Staff at a Melton school are celebrating after being ranked in the top five per cent in the UK for the learning development of GCSE pupils.
John Ferneley College was 330th out of 6,382 schools in the newly-introduced Progress 8 league tables.
The governments brought in the new system to monitor the performance of students from when they leave primary school until the time their secondary school studies end.
The new measures take into account every child in a school as opposed to the old system which considered only the academic high-fliers.
Christine Stansfield (pictured), headteacher at John Ferneley College, was delighted with the news.
She said: “This means that our students make, on average, nearly half a grade more than they would in any other school in the country.
“We have known for some years that what we are doing is special but to have it confirmed by the department for education in this new measure validates our beliefs and we are delighted.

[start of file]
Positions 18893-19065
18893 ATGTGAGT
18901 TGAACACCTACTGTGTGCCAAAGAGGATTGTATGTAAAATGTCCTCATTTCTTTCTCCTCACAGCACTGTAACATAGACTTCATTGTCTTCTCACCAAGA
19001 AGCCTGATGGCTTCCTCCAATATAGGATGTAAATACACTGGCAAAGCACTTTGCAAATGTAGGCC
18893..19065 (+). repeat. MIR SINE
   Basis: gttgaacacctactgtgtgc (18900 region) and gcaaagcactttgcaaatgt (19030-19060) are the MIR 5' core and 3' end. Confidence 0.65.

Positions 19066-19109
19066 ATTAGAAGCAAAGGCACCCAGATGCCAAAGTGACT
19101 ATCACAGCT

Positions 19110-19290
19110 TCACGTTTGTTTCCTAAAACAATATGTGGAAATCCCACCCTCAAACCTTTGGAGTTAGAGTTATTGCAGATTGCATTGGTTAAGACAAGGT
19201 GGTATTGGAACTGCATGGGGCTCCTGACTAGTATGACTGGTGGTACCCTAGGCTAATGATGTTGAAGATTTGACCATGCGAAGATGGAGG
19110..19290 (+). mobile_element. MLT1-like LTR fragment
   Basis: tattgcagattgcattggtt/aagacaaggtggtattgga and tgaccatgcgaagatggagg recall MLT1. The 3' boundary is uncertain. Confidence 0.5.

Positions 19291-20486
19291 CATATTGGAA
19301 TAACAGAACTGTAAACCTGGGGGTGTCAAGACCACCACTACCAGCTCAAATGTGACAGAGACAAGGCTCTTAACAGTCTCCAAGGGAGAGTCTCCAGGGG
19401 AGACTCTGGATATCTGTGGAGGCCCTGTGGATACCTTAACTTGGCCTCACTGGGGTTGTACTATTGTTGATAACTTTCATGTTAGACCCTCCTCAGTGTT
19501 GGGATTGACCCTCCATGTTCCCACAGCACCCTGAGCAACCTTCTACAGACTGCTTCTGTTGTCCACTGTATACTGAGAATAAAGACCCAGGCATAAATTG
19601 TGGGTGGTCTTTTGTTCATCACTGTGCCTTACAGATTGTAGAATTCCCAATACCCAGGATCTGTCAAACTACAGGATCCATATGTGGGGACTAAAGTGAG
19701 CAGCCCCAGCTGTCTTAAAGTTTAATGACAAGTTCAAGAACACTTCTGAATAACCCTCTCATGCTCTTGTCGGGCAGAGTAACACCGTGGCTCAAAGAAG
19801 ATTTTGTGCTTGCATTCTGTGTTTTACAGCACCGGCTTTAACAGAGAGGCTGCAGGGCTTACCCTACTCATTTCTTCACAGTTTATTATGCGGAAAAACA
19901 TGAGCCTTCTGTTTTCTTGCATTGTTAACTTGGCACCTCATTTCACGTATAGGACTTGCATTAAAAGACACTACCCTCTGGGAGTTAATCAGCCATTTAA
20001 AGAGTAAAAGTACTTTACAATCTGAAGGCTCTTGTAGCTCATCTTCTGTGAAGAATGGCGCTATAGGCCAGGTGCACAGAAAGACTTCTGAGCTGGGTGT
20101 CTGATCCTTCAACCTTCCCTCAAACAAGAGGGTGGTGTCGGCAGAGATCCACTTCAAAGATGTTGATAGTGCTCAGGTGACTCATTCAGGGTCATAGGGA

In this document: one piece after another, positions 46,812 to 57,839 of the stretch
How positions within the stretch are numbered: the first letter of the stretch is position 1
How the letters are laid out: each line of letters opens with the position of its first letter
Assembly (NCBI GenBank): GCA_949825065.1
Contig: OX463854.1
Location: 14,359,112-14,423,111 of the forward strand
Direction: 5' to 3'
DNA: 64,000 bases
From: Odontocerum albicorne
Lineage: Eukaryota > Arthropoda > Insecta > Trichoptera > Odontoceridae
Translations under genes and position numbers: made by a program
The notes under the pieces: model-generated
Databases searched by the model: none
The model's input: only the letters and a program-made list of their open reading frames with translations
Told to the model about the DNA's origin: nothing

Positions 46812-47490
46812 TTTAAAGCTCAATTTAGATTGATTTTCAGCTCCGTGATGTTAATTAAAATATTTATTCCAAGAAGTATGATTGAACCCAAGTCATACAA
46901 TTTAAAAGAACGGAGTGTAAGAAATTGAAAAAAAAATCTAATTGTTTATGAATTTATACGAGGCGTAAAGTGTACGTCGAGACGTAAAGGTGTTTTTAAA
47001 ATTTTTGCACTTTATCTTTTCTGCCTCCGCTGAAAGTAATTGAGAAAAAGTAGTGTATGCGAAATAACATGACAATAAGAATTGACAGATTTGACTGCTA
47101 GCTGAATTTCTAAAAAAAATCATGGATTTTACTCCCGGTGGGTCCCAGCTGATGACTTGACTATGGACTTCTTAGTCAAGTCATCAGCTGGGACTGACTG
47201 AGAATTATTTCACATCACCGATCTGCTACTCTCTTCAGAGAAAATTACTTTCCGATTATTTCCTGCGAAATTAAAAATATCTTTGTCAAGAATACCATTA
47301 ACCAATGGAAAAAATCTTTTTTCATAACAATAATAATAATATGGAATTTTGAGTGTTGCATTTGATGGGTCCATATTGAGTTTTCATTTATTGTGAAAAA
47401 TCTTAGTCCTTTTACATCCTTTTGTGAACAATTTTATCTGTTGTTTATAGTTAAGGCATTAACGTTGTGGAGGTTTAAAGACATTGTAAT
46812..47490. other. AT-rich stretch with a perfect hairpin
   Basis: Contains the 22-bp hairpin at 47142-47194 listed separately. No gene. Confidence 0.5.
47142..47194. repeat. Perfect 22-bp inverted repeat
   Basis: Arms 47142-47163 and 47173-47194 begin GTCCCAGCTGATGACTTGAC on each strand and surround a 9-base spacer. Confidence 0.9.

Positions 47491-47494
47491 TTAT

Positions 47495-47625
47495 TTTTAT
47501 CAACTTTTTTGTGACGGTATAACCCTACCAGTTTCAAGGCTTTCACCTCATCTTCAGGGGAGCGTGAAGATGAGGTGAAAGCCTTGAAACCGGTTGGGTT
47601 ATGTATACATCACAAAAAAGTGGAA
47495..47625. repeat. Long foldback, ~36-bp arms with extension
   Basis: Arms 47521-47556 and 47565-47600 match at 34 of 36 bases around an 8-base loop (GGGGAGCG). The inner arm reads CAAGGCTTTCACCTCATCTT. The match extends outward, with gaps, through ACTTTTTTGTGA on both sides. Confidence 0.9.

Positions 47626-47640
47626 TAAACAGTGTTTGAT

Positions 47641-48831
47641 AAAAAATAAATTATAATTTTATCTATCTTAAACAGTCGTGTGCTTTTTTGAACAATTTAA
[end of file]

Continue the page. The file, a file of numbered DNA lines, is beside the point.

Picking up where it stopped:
“Under the old measurement system it was very easy to look great if they got above the ‘C’ grade threshold.
“We favour this new system because it takes into account the performance of every single child and not just a select few.”
The previous league tables ranked schools according to the proportion of their students who attained C grades or higher in five GCSE subjects, including English and maths.
The new Progress 8 system recognises those schools where all pupils make progress in their grades.
To be ranked higher, a school’s students must also show they have at least matched their projected academic performance based on their Key Stage 2 marks.
The impressive performance by John Ferneley College, which is part of the Mowbray Education Trust, has a lot to do with the quality of the teaching, according to Mrs Stansfield.
She added: “I would like to say there is a magic bullet but there isn’t.
“The bottom line is our students have fun with us, both in learning and in our incredibly varied, enrichment programme.
“I am hugely grateful to our teachers for whom nothing is too much trouble.
“I am also lucky to have a school that has completely bought in to our vision that students come first.”